Thursday, July 26, 2012

Play Ball!

Play Ball!
July 2 – October 26, 2012
Opening Reception July 26, 2012 from 5-8 PM
Gallery at Atlantic Wharf
290 Congress Street

Fort Point Honors 100 Years of Boston baseball.  Featuring the work of Laura Davidson, Leslie Feagley, Joanne Kaliontzis, Jean Hangarter, Andrew Kirby, Danny O, Karen McFeaters, Sylvia Stagg–Giuliano, Anne Welch, Elisa H. Hamilton, Andrew Kirby, and Ian Kennelly.

Joanne Kaliontzis
Bill Carrigan, Heinie Wagner, Jake Stahl, Tris Speaker
20 x16 digital collage on panel

FPAC:  Humphrey Bogart once said, “A hotdog at the ballgame beats roast beef at the Ritz.”  As we all know Bostonians love their baseball and this exhibit explores the game that truly is an American past time.  What compelled you to create an exhibit around baseball?  How were the works for the show chosen?

IK: This is the forth or fifth baseball themed show I have been in since 2008. The first, '2332', in California was curated by Darlene DeAngelo at The Huntington Beach Art Center.  Play Ball! was modeled after this exhibit. Laura (Davidson) and I picked the 'team' based mostly on the previous work of all the artists involved or their individual interest in baseball… Training meetings we told everyone to make what they saw fit to show. A lot of leeway was given and every artist met the challenge.  This show is amazing and all the credit goes to this group of artists.  The team hit it out of the park.

Ian Kennelly
Sacrifice Fly, 2010
18 x 24 Gouache on Paper

FPAC:  Being at a game under the spotlights with the neon green grass staring back at you brings a sentimental longing of childhood to my thoughts.  Does the art in the show reveal nostalgic emotions?  What can we expect to feel from this show?

LD:  It was nostalgic for me to make the work, since I was drawing from tickets and other mementos from games. As I was working I was thinking about the people I went with and what happened at the park, and of course, the ballplayers.

FPAC:  Tell us about YOUR work!

IK:  My work is merely one fan's perspective.

LD:  My drawings are ink and wash depictions of tickets, baseball cards and other ephemera.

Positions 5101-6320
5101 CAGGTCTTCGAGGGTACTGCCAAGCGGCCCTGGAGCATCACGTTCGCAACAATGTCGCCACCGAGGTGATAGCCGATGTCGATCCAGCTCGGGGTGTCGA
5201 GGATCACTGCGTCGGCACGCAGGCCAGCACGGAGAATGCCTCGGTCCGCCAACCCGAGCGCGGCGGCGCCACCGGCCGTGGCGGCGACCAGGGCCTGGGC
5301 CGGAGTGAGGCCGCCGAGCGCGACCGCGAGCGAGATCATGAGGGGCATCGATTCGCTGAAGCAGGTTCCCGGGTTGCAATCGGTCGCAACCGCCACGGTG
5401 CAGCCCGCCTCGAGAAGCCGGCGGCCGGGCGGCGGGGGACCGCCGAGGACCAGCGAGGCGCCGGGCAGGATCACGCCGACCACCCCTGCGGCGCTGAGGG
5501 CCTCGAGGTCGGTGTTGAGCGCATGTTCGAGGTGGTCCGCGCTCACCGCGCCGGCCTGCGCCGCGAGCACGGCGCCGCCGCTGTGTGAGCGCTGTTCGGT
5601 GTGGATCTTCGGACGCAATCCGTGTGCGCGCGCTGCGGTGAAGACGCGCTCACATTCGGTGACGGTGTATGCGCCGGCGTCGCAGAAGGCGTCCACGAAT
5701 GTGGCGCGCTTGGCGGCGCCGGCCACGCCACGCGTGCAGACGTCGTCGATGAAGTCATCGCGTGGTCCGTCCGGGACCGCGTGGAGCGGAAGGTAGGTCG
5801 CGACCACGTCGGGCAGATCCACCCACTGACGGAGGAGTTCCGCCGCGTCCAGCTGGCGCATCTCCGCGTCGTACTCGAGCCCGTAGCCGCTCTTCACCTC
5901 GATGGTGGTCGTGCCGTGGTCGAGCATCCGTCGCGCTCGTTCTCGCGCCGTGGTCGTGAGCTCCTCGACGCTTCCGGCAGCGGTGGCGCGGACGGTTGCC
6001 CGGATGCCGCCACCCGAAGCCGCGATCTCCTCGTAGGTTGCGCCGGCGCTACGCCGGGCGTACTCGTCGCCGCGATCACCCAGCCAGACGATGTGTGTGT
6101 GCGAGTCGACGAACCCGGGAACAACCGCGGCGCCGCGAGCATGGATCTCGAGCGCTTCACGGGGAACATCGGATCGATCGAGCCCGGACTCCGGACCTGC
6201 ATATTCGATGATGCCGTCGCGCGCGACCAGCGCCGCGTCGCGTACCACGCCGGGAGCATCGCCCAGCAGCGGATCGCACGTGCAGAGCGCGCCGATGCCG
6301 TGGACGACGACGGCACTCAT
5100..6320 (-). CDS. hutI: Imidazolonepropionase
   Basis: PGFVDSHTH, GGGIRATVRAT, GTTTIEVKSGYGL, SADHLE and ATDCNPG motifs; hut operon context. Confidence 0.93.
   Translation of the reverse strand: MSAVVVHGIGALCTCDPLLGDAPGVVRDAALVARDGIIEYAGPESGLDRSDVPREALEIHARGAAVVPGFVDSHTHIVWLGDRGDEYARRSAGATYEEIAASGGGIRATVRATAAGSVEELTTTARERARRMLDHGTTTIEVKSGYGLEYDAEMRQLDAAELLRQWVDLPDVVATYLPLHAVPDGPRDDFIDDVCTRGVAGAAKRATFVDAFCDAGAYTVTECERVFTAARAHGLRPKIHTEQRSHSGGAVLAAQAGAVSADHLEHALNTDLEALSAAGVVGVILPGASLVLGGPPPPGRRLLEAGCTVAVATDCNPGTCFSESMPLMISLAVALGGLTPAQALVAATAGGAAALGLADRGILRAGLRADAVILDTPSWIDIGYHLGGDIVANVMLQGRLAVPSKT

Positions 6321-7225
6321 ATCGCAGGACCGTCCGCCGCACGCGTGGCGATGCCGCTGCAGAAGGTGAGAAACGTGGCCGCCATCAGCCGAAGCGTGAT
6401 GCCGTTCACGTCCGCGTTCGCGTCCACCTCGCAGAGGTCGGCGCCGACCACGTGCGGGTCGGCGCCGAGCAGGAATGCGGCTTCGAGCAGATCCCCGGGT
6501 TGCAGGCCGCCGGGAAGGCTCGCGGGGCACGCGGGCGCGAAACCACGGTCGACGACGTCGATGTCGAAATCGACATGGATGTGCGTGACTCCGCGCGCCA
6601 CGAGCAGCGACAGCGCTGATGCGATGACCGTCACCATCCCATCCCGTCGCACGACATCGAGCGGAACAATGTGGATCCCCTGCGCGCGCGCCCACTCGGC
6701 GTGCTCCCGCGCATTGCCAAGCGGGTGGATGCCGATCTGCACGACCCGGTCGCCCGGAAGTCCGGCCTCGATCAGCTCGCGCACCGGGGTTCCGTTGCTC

Laura Davidson

SSG:  Closer is one of my favorites, because it shows both the intense, almost volcanic forces that build up just before the delivery. Walk-off says it all the thrill of victory, the agony of defeat.

Photos by Sylvia Stagg-Giuliano
Top: Closer
Bottom: Walk Off

JK:  My images are based on Baseball cards from the Benjamin K. Edwards Collection, Library of Congress, circa 1909-11.  Originally these cards were the first baseball cards were found in cigarette packages, these are from the American Tobacco Company. The backside of the card blended into the background.  For the past year or so, I have been researching the origins and history of baseball in Boston for my clients, Historic Boston. While researching on the web, I found vast collections of images from the Boston Public Library and the Library of Congress. The baseball cards were attractive to me as they related to my work as a graphic designer and lover of paper ephemera. The integrated graphic forms are from printer's register marks.

"The most interesting thing I discovered in my research was that there was a baseball stadium located here on Congress Street that predates the Boston Wharf buildings... Our baseball show is located only a few blocks away from that site." - Joanne Kaliontzis

Joanne Kaliontzis
Studie for Babe Ruth, Ernie Shore, Rube Foster, and Del Gainer
24 x 34 digital collage on panel
From an image from the George Grantham Bain Collection, Library of Congress, circa 1915-1917

FPAC:  The Gallery at Atlantic Wharf is a new space for FPAC, can you tell us more about the space and what this brings to the community?  How does the space help shape the exhibit?

IK:  The show was originally intended for the Art at 12 Gallery so initial thoughts where specific for that large brick and beam space. We first told the team that any of us could go large or really experiment with that amount of square footage and near century old architecture. But as most know, news came through that Art at 12 and Made in Fort Point would need to move to a new location by late summer. Thanks to the heroic efforts of Gabrielle Schaffner, she was able to locate an alternate space for us, the Gallery at Atlantic Wharf. Though just over the Congress Street Bridge it certainly works well as one of Fort Point's neighborhood exhibition spaces. The hard part was guessing how much work we could collective install in the designated gallery area and the adjacent lobby spaces. I think the work really ties all the spaces together quite well and even works very nicely with the current BSA show 'Let's Talk About Bikes'. In the end we are quite lucky to be there and I look forward to future FPAC programming there.  A big thank you to Atlantic Wharf for trusting us with their space.

FPAC:  With Fenway celebrating 100 years, what is your favorite memory of the beloved ballpark?
LD:  There are too many - games with my mom and with Cheryl Forte. But I think the best was when Cheryl and I saw the Clay Buchholz no-hitter while we were sitting in Theo Epstein's box. That was a pretty unique experience.

SST:  Since I grew up in Ecuador, I dont have memories of sharing a hotdog and peanuts with my dad at the baseball park. But I have GREAT memories of gorging myself on empanadas and pork sandwiches at soccer games!

FPAC:  Who is your favorite Red Sox player?

IK:  There are several players who contribute steady results and others spectacular performances but for me Mr. Tim Wakefield has been a standout Red Sox team member…I am sorry he has retired from the game but glad to see he did it in a Red Sox uniform.

LD:  I like David Ortiz. And Dustin Pedroia, and Youk. (But now, besides the Sox and Tigers, I'll be keeping up with the White Sox)

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